The Top Questions our Tax Experts get During Tax Time


I’m no rockstar, but somedays I wish I were. As an IRS certified tax professional, I’ve combed through our archives to find our most popular tax questions our team receives from our members. If you don’t see yours below, let us know!

(Don't forget, the FREE Stride Tax App can help you save thousands of dollars on your tax bill and hours of tax prep time by automatically tracking your miles and expenses, surfacing money-saving deductions, and getting your forms IRS-ready. Get it today!)

What is the difference between the standard mileage deduction and actual expense method?

Can I deduct gas? What about oil changes? Repairs to my car? The fender bender I got while working? How about my car payments and insurance?

You can, but if you do, you won’t be able to claim the standard mileage deduction. Vehicle expenses such as maintenance, car payments, car insurance, depreciation, and gas fall in the category of actual car expenses. You can only deduct either actual car expenses, or your mileage.

The standard mileage rate is calculated to be inclusive of expenses like gas, insurance, repairs, etc. In fact, we've found that the majority of drivers actually get more with mileage deduction than with actual car expenses anyway.

There are a few exceptions, such as if you're driving a really gas-inefficient vehicle or if you had to do a ton of repair work on the car, which you can read more about here.

Where is my 1099? What if I didn’t get one?

If you earned more than $600 as an independent contractor, you can expect to receive a 1099-MISC documenting this income.

Third party networks and apps like Uber, on the other hand, are not required to issue a 1099-K unless you had more than $20,000 in gross income and over more than 200 total transactions.

If you did not receive a 1099 from a third-party service or client, you can revisit bank statements, invoices, and any apps or billing platforms you might use (Freshbooks, PayPal, Venmo) in order to determine your income for the year.

The most important information to collect is (1) your Gross Earnings, from which you’ll subtract any (2) Deductions and Fees (on line 10 of the Schedule C).

Can Stride help me file my taxes?

While Stride doesn’t offer filing services, we’re always happy to answer general questions about taxes.

What mileage can I deduct?


You should deduct your mileage when you're actively working. For example, whenever you're online with a rideshare or delivery app, or are driving explicitly for work, your mileage is deductible. You can read more here.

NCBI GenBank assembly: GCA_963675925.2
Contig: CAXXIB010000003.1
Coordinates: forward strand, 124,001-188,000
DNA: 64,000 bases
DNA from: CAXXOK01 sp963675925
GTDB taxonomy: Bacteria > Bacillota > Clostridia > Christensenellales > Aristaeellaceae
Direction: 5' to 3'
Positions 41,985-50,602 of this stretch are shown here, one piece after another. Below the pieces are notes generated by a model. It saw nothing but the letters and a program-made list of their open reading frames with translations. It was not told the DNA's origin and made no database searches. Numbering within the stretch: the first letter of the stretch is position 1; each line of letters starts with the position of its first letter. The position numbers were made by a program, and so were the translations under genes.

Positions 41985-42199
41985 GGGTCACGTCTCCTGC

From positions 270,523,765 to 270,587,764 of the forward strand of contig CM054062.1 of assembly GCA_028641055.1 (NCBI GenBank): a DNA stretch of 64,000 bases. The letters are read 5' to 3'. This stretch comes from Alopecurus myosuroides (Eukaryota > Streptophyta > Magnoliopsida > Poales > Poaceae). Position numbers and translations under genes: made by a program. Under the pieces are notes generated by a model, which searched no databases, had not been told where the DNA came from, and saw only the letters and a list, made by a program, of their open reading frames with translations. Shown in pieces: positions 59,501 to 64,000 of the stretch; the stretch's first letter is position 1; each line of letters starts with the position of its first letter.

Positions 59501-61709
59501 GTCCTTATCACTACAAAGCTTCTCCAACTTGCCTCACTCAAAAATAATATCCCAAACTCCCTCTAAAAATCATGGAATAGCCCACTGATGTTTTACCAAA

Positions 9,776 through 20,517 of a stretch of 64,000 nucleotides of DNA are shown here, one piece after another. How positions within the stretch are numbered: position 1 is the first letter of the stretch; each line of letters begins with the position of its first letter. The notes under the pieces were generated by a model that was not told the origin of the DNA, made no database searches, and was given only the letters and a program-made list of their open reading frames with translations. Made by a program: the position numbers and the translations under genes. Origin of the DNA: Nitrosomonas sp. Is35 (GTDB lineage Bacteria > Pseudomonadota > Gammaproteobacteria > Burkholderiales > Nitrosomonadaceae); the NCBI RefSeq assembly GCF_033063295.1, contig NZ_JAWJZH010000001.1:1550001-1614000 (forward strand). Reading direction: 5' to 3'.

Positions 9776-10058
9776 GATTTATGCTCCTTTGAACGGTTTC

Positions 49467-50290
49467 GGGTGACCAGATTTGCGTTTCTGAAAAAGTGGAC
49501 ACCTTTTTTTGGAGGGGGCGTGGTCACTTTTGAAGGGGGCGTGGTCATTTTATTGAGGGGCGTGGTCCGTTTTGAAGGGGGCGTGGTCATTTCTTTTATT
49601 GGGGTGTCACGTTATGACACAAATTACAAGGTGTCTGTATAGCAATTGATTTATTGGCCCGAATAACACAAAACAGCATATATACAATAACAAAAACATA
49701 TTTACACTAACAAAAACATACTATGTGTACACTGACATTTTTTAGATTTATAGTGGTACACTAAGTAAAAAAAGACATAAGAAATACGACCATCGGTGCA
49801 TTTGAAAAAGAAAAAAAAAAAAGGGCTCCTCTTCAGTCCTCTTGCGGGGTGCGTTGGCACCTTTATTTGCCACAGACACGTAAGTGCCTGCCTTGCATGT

Can I claim both the Standard Mileage rate and the Standard Deduction?

The Standard Deduction and the Standard Mileage deduction are not mutually exclusive, as they are claimed on different places in your tax returns. The standard deduction is claimed as an alternative to itemizing personal deduction on your form 1040, while the the standard mileage deduction is used to claim vehicle expenses for your business or sole-proprietorship on your Schedule C. You can claim both!

Can I deduct clothing?

The rule of thumb based on current IRS policy is that clothing must be:

1) Required to be worn as a condition of employment, AND

2) The clothing must not suitable for everyday wear.

Protective clothing items like hardhats, reflective safety gear, protective goggles, steel toed work boots, or other required uniforms and safety equipment qualify, however items like jeans, sunglasses, dry-cleaning or dress clothes would be difficult to defend for most folks in the event of an audit.

The exception to the above rule is musicians, entertainers and performers, who are allowed to deduct the maintenance of costumes as a business expense. Nobody wants to see Elvis in his sweatpants, after all.

Can I deduct my meals when I’m working?

Client Entertainment.jpg

Most days, for most self-employed workers, the answer is no.

However, meals are 50% deductible if you meet one of these requirements:


1) if you're driving out of town for business, and it would be unreasonable for you to provide food for yourself from home. In this case your trip must be long enough to require rest in some sort of lodgings such as a hotel.

2) if you're sharing a meal with a client or potential referral

3) if you drive for an abnormally long day (>12 hours) in which you're unable to provide food for yourself

Can I deduct traffic and parking tickets?

No. Sorry, I wish I could too!